INDIMEDEA Project Overview

INDIMEDEA is an ERC Starting Grant funded for 5 years to determine the depths and growth mechanisms of diamond formation by characterising the mineral inclusions in diamonds.

Inclusions of other minerals within diamonds are the only direct and unaltered samples that we have of the Earth’s mantle below the crust. Because the inclusions are encapsulated and protected by the chemically inert diamond, the characterization of diamond inclusions not only gives us a real and unique picture of “what is there” and “what happens” at depths from 150 to about 700 km but also provides a signature of this deep region practically uncorrupted over the extremely wide range of geological time over which diamonds have been formed.

Using the chemistry and mineralogy of the inclusions to deduce the detailed chemistry and mineralogy of the Earth at a given depth therefore clearly depends on two key issues:



Diamond with a single crystal inclusion of olivine
Uncut diamond from Udachnaya (Russia) with a single
crystal inclusion of olivine (photo by Matteo Chinellato)

1. Whether the mineral inclusions grew at the same time as the diamond (syngenetic), as most often assumed, or whether the diamonds enclosed pre-existing mineral grains (protogenetic) (KEY ISSUE 1 of INDIMEDEA).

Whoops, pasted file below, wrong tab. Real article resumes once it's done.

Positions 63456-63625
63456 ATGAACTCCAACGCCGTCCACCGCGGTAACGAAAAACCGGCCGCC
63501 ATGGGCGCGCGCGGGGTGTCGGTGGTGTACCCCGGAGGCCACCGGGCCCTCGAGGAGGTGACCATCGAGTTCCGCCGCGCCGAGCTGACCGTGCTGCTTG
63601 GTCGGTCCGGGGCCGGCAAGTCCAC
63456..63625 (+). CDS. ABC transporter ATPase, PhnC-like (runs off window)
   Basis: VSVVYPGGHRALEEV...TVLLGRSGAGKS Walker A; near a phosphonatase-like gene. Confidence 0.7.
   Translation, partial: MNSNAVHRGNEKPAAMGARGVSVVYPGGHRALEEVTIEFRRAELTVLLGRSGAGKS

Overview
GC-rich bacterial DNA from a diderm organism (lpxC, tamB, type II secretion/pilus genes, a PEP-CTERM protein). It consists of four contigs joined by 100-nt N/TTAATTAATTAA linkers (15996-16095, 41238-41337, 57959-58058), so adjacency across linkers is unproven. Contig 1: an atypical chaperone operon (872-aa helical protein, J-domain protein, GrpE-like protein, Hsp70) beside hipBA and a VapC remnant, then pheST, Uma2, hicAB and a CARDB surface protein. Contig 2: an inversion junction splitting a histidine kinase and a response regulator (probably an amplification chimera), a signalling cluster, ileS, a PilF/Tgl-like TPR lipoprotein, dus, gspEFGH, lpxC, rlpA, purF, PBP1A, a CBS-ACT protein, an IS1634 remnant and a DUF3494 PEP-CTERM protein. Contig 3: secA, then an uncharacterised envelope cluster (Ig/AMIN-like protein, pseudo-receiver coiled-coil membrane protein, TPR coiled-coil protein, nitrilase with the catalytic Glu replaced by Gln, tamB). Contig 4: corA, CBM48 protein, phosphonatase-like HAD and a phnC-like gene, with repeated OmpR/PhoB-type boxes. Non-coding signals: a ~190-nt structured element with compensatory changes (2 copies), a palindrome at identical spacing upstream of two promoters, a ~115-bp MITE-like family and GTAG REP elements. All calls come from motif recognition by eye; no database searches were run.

If the inclusions are syngenetic, they provide a direct and clean sample of the Earth at the time and depth of formation of the diamond. If the inclusions are syngenetic, then one can use their geochemical and isotopic compositions to determine the geochemical and physical environment and timing of the diamond forming processes. Indeed, what we "know" about diamond genesis and distribution in the Earth's mantle often relies on the assumption that most inclusions are syngenetic.
If most inclusions were found to be protogenetic, several age determinations and thermobarometric evaluations might have to be reconsidered. A protogenetic nature of the inclusions would be consistent with models of diamond formation involving fluxes of C-bearing fluids through pre-existing mantle rocks.

2. What pressure and temperature (and thus depth) were the inclusion minerals trapped in the diamond? (KEY ISSUE 2 of INDIMEDEA).
If the inclusions are syngenetic, their composition could be used to estimate the physical conditions of diamond forming processes. If instead the inclusions are protogenetic, they might record conditions that existed long before the diamond formed and were thus unrelated to diamond formation. Barometric methods based on  the evaluation of residual pressure at the inclusions and thermoelastic properties of minerals do not suffer from this ambiguity; moreover, they allow evaluation of the pressure of entrapment (i.e., the pressure of diamond formation) for inclusions of minerals which are not amenable to conventional geothermobarometry.

The determination of the temporal growth relationships between inclusions and diamonds and the conditions of their formation are the goals of the INDIMEDEA project. The project will (a) establish definitive criteria to determine whether inclusions are syngenetic or protogenetic with respect to their diamond hosts (KEY ISSUE 1), and (b) determine the pressure of formation of diamond-inclusion pairs with unprecedented accuracy and precision (KEY ISSUE 2). The results will provide invaluable constraints on the mineralogy, geochemistry and geophysics of the interior of our planet.

Project starting date: January 1st 2013

Duration: 60 months

Total ERC-funding: 1.423.000 €

The project is hosted by the Department of Geosciences, University of Padova (Italy).